Did either of these two men ever take a biology class? Have either or them ever studied sex education? Sure, women sometimes get pregnant because they, or their partners, or both parties were “careless”. But not all sexual intercourse is consensual and, in spite of what these men seem to believe, sometimes women DO end up pregnant afterwards.

Aside from that, sometimes pregnancy makes women very sick. Sometimes it even threatens their lives. I don’t understand why, in the age of healthcare privacy laws such as HIPAA, a woman should have to justify her need or desire for an abortion to anyone. But I haven’t heard or seen any provisions in the new Texas law that allows for that scenario, either. Instead, the law encourages neighbors to spy on each other and file lawsuits in healthcare situations that absolutely none of their business. What makes this law even more sickening is the fact that the people might theoretically sue haven’t suffered a personal loss due to a woman’s decision to have an abortion. But, by suing, they may stand to gain a financial incentive, which seems very unethical to me.

I will admit, however, that Mr. Mitchell is certainly correct that a woman can “refrain” (I hate that word) from having sexual intercourse. And, quite frankly, it would serve the men of Texas right if women went on a sex strike and denied them that pleasure. In fact, I hope Mitchell isn’t having sex and never does again. If I were his wife, I would certainly keep my legs closed around him. He should be deeply ashamed of himself.

In another article I read about this issue, author Chavi Eve Karkowsky writes:

“Every week, I see examples of morally necessary pregnancy terminations that, under the Texas law, could put doctors in legal jeopardy. In one case, a 14-year-old with brain damage had been raped by a caregiver. In another, my diagnostic ultrasound 15 weeks into a patient’s pregnancy showed that her fetus had developed an empty space where a brain should be and would not survive more than a few hours past birth. In another case, a patient, whose heart had become weak during her previous pregnancy and had never fully recovered, sought an abortion so she could live to care for her toddler.”

Can you even imagine? Can you fathom being a woman in any of those situations? Or a doctor? It’s sickening.

I totally get that many people find abortion distasteful and morally wrong. I find it distasteful, too. It’s probably not a choice I would make for myself, but I can’t say I would never make it. Because there are situations when it really is the right thing to do. I am lucky enough to be in a situation in which I could go elsewhere for an abortion if I needed one. I am also at a point in my life at which I won’t be affected by potential pregnancies.

However, this new law does open up a Pandora’s Box that could affect other people besides women of childbearing age. Who’s to say that, based on this precedent, lawmakers don’t try to screw with people’s healthcare privacy in other areas? What if a law was designed to deny vasectomies to men? What if we incentivized private citizens into reporting on the men who want vasectomies by offering a $10,000 bounty? That’s just one example off the top of my head. The same theory could easily extend into other controversial areas… say, gender reassignment therapy, or marijuana use, or euthanasia… I’m sure I could think of more if I tried.

Anyway, my hat is off to Dr. Alan Braid. I think he’s a hero. This may be one of the most lifesaving actions he’s ever taken in his entire medical career. I know he’s a good man. I knew it when I read this comment from him:

I have daughters, granddaughters and nieces. I believe abortion is an essential part of health care. I have spent the past 50 years treating and helping patients. I can’t just sit back and watch us return to 1972.”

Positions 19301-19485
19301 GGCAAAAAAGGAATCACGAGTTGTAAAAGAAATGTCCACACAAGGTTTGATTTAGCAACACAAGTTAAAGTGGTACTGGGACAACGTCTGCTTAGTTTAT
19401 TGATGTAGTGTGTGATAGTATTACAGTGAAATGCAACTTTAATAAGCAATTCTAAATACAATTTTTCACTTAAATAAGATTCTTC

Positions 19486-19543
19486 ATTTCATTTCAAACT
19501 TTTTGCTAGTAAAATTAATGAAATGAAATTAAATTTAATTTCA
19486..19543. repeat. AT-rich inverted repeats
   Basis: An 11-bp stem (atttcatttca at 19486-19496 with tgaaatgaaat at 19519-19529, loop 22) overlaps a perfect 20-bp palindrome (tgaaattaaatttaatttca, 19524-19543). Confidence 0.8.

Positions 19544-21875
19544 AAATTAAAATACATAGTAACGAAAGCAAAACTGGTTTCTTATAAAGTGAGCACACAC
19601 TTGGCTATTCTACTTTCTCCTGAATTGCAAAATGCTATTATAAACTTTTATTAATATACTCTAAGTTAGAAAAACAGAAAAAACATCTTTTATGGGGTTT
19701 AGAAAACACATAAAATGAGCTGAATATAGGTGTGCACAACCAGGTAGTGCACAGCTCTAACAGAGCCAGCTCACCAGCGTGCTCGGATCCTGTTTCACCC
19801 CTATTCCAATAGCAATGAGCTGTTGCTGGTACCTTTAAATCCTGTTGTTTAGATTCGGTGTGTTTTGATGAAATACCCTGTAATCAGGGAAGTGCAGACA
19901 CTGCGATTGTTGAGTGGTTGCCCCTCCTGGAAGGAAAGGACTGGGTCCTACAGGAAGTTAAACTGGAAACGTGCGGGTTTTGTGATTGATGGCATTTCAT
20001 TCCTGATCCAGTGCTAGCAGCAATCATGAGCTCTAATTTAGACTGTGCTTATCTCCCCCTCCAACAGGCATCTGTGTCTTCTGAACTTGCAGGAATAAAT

What a dedicated, brave, inspirational, kind, and excellent doctor Dr. Alan Braid is. He deserves all of the respect and all of the support that is coming to him.

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celebrities, law, true crime

Bill Cosby has been sprung from the joint…

Last night, I was startled by a headline about the man who was once called “America’s Dad”. Bill Cosby, who has spent the best part of the last three years in a Pennsylvania prison for drugging and sexually assaulting Andrea Constand in 2004, was released from the joint on a technicality. The Pennsylvania Supreme Court overturned Cosby’s 2018 conviction for sexual assault, for which Cosby was sentenced to 3 to 10 years in a maximum security prison. As of September, Cosby would have served the minimum time of three years.

He’s out of the jug.

Cosby was released because of a “non-prosecution agreement” he had with a previous prosecutor who had decided not to prosecute Cosby for sexual assault. The agreement meant that Cosby should not have been charged. Although more than sixty women have come forward to allege that Cosby had also victimized them, the statute of limitations has passed, making any future prosecution unlikely. According to The New York Times:

In their 79-page opinion, the judges wrote that a previous prosecutor’s statement that Mr. Cosby would not face charges, which paved the way for Mr. Cosby to testify in a civil trial, meant that he should not have been charged in the case. It was a 6-to-1 ruling, with two of the judges in the majority dissenting on the remedy, which barred a retrial.

In 2005, Cosby was investigated following allegations from Andrea Constand that he had given her drugs and sexually assaulted her. Former Montgomery County district attorney, Bruce L. Castor, had stated in a press release, at the time, that he had found “insufficient evidence” to criminally prosecute Cosby. Ms. Constand then brought a civil suit against Cosby, which they settled in 2006. Cosby eventually paid Constand $3.38 million. In the course of that civil suit, Cosby made incriminating statements against himself, based on assurances by Castor that he would not be held criminally liable.

In December 2015, Bruce L. Castor’s successors reopened the criminal case against Cosby, just days before the 12 year statute of limitations would have expired. Over 60 women had come forward to accuse Cosby of sexually assaulting them– the case was gathering steam just as the #MeToo movement was heating up, which no doubt increased pressure for Cosby to be convicted.